I’ve never been addicted to drugs, but I suspect the pattern would go something like this:
At first, it’s fun and exciting.
Then you just need your fix.
Finally, you’re hooked. In a bad way. You don’t want to keep abusing, but your body needs its poison. So you keep going back.
Again and again.
This is the story of my relationship to the Real Housewives series.
It wasn’t always this way. After Bravo launched the Real Housewives of Orange County, I was instantly put off. Sure, I had wasted three weeks of my life in college watching the antics of Ryan, Marissa, Seth and Summer (you guys don’t understand, he’s from Chino!!) but I wasn’t going to succumb to Bravo’s unscripted (read: scripted) drama about plastic beauties along California’s Southern Coast.
But then came Atlanta, and like Ramona Singer to her pinot grigio, I was hooked.
I couldn’t resist the hilarious Nene and the lopsidedly wigged Kim. Even Anderson Cooper was getting into the act, proclaiming Nene his favorite. I was charmed. I wanted more. Soon I was catching up on multiple seasons of New York. I couldn’t believe Jill did that to Bethenny and I didn’t understand how Kelly was a real person (“You live in a horror movie and I live in Disneyland“). I continued on to the polluted shores of Jersey, where Teresa flipped the crazy switch and turned over a table during a dinner party. Did you see her rage, which went from zero to anti-hero in just 3 seconds? By the time Bravo launched Beverly Hills, I was a committed Real Housewives viewer. I was both dismayed and intrigued as I watched the pettiest of drama explode out of the tiniest of bodies (Camille and Kim).
But something’s changed.
Last season of New York was so catty, I had no one to turn to. Ramona was downright psychotic (okay… she’s always been psychotic). The Countess was downright haughty (well…she was even more haughty). Jill, who once seemed pretty fun, now seemed pretty awful. And I wasn’t about to have my favorite housewife be Alex McCord (you know, the one who’s married to creepy Simon).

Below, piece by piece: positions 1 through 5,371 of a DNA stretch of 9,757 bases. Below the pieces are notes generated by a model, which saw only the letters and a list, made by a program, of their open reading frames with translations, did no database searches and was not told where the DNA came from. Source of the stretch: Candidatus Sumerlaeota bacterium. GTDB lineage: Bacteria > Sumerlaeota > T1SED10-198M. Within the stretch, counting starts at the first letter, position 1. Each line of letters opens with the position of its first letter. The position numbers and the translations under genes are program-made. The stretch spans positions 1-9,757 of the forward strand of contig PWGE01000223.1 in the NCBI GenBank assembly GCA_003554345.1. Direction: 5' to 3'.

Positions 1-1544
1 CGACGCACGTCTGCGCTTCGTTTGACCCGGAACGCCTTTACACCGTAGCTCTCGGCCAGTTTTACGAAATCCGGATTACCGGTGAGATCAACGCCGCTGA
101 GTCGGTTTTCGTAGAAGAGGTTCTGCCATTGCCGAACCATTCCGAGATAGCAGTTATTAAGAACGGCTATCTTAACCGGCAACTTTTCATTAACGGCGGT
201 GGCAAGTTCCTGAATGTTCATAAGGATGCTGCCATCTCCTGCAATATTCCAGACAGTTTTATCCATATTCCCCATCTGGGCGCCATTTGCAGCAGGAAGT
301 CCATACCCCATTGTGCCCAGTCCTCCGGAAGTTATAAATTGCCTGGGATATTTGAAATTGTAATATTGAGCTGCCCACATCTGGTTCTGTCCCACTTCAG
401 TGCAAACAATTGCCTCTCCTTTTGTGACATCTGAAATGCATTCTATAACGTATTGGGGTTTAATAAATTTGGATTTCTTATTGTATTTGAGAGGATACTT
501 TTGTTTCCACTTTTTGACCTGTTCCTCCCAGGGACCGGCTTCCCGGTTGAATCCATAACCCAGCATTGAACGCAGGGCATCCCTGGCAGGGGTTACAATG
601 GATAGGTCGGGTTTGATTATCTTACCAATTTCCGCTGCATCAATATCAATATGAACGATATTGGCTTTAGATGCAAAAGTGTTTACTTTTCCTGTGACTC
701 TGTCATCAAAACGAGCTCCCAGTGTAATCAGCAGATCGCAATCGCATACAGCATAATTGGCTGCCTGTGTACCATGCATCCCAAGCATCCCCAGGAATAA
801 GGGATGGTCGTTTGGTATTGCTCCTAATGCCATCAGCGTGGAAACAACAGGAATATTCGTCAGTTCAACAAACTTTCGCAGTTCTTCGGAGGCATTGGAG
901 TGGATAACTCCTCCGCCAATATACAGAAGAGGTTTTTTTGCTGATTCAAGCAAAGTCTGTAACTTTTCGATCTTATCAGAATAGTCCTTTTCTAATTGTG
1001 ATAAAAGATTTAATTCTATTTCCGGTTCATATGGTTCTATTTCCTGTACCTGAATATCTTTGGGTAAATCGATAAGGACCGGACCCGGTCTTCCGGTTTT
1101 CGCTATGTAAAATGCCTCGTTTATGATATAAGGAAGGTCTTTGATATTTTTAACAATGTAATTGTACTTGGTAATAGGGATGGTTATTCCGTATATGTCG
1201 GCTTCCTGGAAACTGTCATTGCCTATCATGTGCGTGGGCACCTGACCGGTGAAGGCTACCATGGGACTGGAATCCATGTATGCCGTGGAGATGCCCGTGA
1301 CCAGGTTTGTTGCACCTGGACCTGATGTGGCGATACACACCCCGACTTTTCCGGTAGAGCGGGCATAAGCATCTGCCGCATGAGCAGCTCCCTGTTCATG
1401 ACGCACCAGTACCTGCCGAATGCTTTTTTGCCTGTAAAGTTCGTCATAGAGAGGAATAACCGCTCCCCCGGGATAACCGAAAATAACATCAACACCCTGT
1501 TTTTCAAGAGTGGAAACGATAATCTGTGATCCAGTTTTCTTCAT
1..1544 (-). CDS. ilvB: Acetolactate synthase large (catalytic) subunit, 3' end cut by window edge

Then came New Jersey, where I was forced to watch the uncomfortable sex antics of Teresa and Gorilla Joe (please, Bravo, make it stop) in between watching them spend outrageous amounts of money AFTER they had declared bankruptcy. So as our government was making hard austerity cuts, taking money away from our schools, our police officers and our neediest citizens, the Giudice’s were spending tons of money on their bratty kids, their tacky clothes and their personal makeup artists (you know Joe has one too), even though they were 11 MILLION DOLLARS IN DEBT. Something was wrong. Terribly so.
And now we’re in the midst of Beverly Hills Season 2, which is bogged down by the unpleasant fact that Taylor’s abusive husband Russell killed himself before the season even aired. It’s hard to enjoy petty fights and tasteless but expensive dresses (*cough* Adrienne) when Taylor (who’s been called a scam artist) is running around crying and dropping dark innuendos about her soon-to-be dead husband. Watching the tears and the fights and the Botox isn’t silly fun anymore. It’s not fun at all.
Yet I still haven’t turned away. I watched this week’s episode of Malibu’s shenanigans, grimacing, as Taylor broke down on national television like a unhinged middle schooler whose child psychiatrist mixed too many meds…For about the tenth time this season.
So I write this today as a plea for self-help. I need to check in to Bravo rehab and step away from the housewives.
But maybe there’s a solution.
I’ll stop watching New York, New Jersey and Beverly Hills and keep watching Atlanta. Ah Hotlanta, the city that reeled me in. That still brings the giggles thanks to the ever-quotable Phaedra (a lawyer, married to an ex-con, who is unabashedly fond of male strippers). Phaedra is single-handedly making up for Nene (who clearly spent too much time with Donald Trump) by constantly churning out these gems:
“I was as crazy as a vampire in sunlight.” (on childbirth)
“Everybody knows an opinion is like an anus — we all have one.” (on opinions)
“I like everything about the dead… cause they’re so quiet. I mean, think about it, how quiet it would be to be in a room with no one that is alive.” (on dead people)
“The first time I looked at him, he just looked Chinese to me. But I knew it was my baby because nobody else was in the operating room.” (on her newborn baby Ayden)
So Phaedra, you’re my light, you’re my sponsor, guide me home. Or most likely, be my gateway drug, yet again.
Photo via demeterclarc